Klaus, Zeman - loved and hated by Czechs

Vaclav Klaus, photo: CTK

According to latest opinion polls almost fifty percent of Czechs would like to see Civic Democrat Vaclav Klaus as the new Czech president. The second largest share of public support is enjoyed by Social Democrat Milos Zeman with 36 percent and the third candidate, Senator Jaroslava Moserova enjoys the support of 16 percent of the population. These figures however do not signify much, as it is not the public who decides about the new head of state anyway. But they are interesting from another point of view. Milos Zeman and Vaclav Klaus seem to raise both love and hatred in equal proportion among the Czechs.

Vaclav Klaus,  photo: CTK
While 36 percent of the public want to see Milos Zeman at Prague Castle, exactly the same percentage think he is the worst of the candidates. Twenty-nine percent have said the same about Vaclav Klaus. While some people admire the two charismatic leaders for what they stand for, for others the two personify the growing pains of Czech democracy and are often blamed for all that went wrong during the years of transformation. These negative sentiments probably reached their peak some three years ago when a group of ex-student revolutionaries from 1989 called for Vaclav Klaus and Milos Zeman to leave Czech politics. The main argument against them was the power-sharing pact their respective parties had signed a year before and which deadlocked the Czech political scene. The former students signed a petition called "Thank you, now leave", and filled up squares in Czech cities. Today, "Thank you, now leave", are a civic association. Its chairman, Josef Broz, was among the signatories in 1999. I asked him what he thought about the fact that both Milos Zeman and Vaclav Klaus are still around and, what's more, running for the highest post in the country.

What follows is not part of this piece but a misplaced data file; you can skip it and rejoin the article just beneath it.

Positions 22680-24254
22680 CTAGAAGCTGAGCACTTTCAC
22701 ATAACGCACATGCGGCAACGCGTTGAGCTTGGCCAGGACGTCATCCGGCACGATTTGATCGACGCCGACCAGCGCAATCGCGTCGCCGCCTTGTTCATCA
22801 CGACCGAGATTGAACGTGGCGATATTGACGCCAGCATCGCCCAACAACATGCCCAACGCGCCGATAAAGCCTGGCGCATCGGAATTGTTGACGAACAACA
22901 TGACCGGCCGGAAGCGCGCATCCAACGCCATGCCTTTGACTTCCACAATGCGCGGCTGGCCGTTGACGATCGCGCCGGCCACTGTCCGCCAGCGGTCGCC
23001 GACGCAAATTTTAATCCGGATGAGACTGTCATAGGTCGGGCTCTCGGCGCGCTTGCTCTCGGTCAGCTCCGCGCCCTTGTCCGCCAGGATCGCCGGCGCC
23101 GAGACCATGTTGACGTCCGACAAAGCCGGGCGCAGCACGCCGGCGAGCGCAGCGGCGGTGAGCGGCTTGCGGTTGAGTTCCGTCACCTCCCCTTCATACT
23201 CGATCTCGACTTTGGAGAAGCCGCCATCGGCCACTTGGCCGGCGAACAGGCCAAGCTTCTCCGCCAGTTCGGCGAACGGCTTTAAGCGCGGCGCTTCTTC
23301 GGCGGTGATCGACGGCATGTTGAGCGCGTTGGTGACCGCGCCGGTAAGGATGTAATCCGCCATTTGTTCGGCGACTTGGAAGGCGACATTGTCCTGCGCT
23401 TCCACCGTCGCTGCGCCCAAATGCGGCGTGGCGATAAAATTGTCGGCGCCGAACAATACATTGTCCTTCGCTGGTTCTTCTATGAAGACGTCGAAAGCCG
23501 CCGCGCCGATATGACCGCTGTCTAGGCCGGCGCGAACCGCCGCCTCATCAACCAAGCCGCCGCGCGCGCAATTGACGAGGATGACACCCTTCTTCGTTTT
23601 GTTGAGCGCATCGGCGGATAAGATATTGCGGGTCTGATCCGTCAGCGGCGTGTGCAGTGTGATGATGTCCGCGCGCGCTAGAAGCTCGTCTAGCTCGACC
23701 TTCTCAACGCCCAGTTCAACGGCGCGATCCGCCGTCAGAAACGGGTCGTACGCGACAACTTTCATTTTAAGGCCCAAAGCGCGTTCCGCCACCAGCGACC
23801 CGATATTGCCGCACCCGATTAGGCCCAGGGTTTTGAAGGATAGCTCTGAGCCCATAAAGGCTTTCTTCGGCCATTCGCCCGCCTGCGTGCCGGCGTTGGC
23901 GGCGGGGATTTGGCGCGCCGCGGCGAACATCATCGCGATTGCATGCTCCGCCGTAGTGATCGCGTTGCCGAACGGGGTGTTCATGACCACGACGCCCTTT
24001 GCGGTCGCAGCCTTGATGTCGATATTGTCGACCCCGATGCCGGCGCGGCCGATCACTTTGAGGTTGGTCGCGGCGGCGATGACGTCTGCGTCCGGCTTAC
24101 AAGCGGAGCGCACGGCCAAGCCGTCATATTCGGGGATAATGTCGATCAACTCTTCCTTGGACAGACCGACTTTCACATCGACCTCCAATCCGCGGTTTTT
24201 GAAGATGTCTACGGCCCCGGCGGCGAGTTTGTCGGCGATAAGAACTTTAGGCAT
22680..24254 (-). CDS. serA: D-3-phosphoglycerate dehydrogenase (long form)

Milos Zeman,  photo: CTK
"My opinion is clear. It is a very bad situation. I think that Mr Zeman and Mr Klaus are the same people as before. For me the message is the same: 'Thank you, now leave.' But it is not the decision of the people, it is the decision of the two chambers of parliament."

Another signatory of the "Thank you, now leave" petition in 1999, was former student leader and now non-affiliated Senator Martin Mejstrik. Ahead of today's vote Mr Mejstrik called on the Social and Civic Democrats to withdraw the candidacies of Milos Zeman and Vaclav Klaus and support Senator Jaroslava Moserova. But it seems that among the general public and the lawmakers, the ideals of the "Thank you, now leave", movement, so popular at its time, do not enjoy much support. After all, Vaclav Klaus, and Milos Zeman, former party heads, former prime ministers and chairmen of the lower house remain the most influential figures in this country alongside Vaclav Havel since the fall of communism.